Wednesday, 22 April 2015

Serious comments on Corregidora

Having finished Corregidora, I know what it's about. The ending doesn't make it explicit, but there's a hopeful note. Great Gram is somehow reminiscent of Miss Havisham in Great Expectations- bitter, hateful, forever trapped in the past and in her hatred of all men. The mission, the "legacy", the responsibility of making generations and becoming the living evidence of Corregidora's abuse, is a curse on herself and her daughter and her granddaughter and Ursa, her great-granddaughter. To live and be herself, Ursa has to get out of the past, leave behind the haunting stories and nightmares, rid herself of the "legacy", affirm her own identity and have her own voice. The whole book is a struggle to do just that.
I also know what Gayl Jones wants, tries, to do. Talking about the brutality, perverseness, immorality and inhumanity of Corregidora and the awfulness of these stories, she wants to show how difficult it is for Ursa to leave them behind (though Ursa doesn't experience them) by making Ursa witness and experience other forms of brutality, perverseness, immorality and inhumanity in her own life, making her get trapped in abusive relationships and come into contact with various kinds of brutes herself. It's like a destiny, a curse. All the selfish, contemptible, savage, animalistic men around Ursa make her think of Corregidora, remind her of Great Gram's voice and all those haunting stories, imprint on her mind the idea that she too is Corregidora's daughter (though she isn't). It's a tortured world. She has to fight against it all. 
The problem is that Gayl Jones pushes it too far, and brings too much negativity into it. All of her male characters are, as I wrote in an earlier post, arseholes. Abusive, controlling, jealous, selfish, depraved, violent, brutish, basically vile, contemptible, detestable. Of course some female characters are bad as well, especially Great Gram, who is so hateful that she destroys her own life and the lives of several others (though mixed with that hatred is some kind of distorted love for Corregidora). But it still appears that the female characters, mostly, are victims, and when they act horribly, are easier to sympathise with. The male characters, even when showing their more vulnerable side, their insecure side, are beasts. This makes them lack a kind of humanity that makes them plausible (some characters' changes from being gentle and kind to being arseholes, instead of making them complex and real, only create unconvincing inconsistencies). I understand that there's a point in this and one might argue that Ursa's perception of men is partly coloured by her misandry, but reading such a book is frustrating, and more importantly, it's hard to see how Ursa gets out of it all in the end, seeing nothing positive around her. There is no balance, all the men are beasts, bastards, brutes.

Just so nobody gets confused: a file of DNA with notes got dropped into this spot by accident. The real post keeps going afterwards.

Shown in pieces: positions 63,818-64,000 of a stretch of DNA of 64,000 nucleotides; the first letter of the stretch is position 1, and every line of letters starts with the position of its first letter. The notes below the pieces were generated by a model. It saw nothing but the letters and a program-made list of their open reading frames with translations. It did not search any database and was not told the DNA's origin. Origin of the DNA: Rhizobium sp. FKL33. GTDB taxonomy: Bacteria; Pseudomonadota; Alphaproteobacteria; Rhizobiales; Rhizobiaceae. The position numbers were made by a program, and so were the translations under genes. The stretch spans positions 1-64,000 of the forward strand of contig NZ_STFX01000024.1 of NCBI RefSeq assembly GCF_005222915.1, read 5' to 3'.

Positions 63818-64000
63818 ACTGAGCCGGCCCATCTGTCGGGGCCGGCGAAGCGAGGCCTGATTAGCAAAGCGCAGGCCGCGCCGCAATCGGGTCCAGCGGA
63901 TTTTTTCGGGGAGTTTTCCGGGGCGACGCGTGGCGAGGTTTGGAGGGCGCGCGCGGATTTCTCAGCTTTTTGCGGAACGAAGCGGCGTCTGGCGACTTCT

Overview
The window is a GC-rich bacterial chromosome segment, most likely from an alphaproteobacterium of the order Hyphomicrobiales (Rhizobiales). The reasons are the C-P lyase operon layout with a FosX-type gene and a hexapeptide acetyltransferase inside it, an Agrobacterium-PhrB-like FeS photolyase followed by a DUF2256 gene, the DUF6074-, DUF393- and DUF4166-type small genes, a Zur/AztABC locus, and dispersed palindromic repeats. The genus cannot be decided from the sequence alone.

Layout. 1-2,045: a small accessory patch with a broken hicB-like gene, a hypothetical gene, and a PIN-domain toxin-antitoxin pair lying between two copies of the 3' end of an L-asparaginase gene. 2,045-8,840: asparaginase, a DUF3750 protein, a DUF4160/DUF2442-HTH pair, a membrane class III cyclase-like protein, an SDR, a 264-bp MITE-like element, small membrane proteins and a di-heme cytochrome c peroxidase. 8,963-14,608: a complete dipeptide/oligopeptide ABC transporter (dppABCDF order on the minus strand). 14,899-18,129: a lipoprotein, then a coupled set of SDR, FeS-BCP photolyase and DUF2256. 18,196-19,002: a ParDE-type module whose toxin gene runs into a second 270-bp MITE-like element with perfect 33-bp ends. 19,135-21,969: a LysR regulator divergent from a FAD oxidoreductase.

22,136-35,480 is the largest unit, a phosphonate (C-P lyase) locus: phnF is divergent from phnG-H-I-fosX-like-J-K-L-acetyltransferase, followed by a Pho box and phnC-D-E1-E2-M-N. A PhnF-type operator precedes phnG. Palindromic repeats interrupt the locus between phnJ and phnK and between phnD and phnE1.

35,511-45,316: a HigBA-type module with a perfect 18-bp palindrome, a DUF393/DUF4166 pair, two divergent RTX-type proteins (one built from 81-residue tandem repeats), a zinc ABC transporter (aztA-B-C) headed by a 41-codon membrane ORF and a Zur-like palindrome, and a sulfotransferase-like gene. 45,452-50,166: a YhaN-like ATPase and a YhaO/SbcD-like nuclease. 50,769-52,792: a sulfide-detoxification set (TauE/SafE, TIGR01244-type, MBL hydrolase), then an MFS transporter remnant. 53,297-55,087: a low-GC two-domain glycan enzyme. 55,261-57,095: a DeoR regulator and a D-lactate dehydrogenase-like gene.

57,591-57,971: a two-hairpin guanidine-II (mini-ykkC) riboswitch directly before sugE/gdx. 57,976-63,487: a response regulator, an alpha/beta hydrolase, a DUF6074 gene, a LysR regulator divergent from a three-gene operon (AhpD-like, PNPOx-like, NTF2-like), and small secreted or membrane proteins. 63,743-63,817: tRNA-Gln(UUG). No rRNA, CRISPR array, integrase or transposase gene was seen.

Another thing I find problematic, if not faulty, is the voice and tone of the narrator. The language is plain, sparse, unpolished and not written language- more like a voice speaking, though sometimes the narrative is disrupted by stream of consciousness and the voice in the memories and nightmares. The narrator, from the beginning to the end, lacks emotions. At 1st, that voice is perfect- her depression and despair makes her numb, passive, slow, somehow robotic. But the novel has a great span, and ends with some hope, so when there is no change in the tone, it is inauthentic. I cannot perceive any change in her change of attitude and mindset. It's possible to tell that there's some hope at last only because Ursa says no to Great Gram's wishes and denounces them all, finds relief in music (and achieves catharsis?), leaves all the men who hurt her, supports herself, has independence and recovers from her pain. Her narrating, and her way of talking to, or reacting to, other characters, have the same numbness, emotionlessness, passivity.
The cover of the book has a quote by James Baldwin, who uses the phrase "brutally honest" for Corregidora. That applies. But, next to the disturbing images, the language can be quite distasteful. This is apparently a personal comment more than a reasonable critique, but among all the possible words, why 4 characters, at least- Ursa, May Alice, Mutt and Tadpole, use the same obnoxious word "hole" for "vagina" is something I don't understand.
The book is not bad, it's mostly the experience of reading it that is frustrating. But great? Enough to be nominated as the great American novel, as it once was? Compare Corregidora to Invisible Man. The character in Ralph Ellison also goes through many troubles, gets kicked out, betrayed, abandoned, taken advantage of, made fun of, insulted, humiliated, misunderstood, attached verbally, attached physically..., transforms from a naive, hopeful youth to a cynical, bitter person and yet learns, loves, comes to accept himself and chooses to live. We can see the development, feel the changes, and see why in the end, in spite of everything, he knows that he can love and will leave his hibernation and return to the world. That novel is a masterpiece. Gayl Jones's book is so much inferior.
I'm afraid that Corregidora is acclaimed less because it's well-written than because it deals with important topics and social issues and the painful history. Or maybe I feel the way I do not because of the book, but because of my sensibilities. 

No comments:

Post a Comment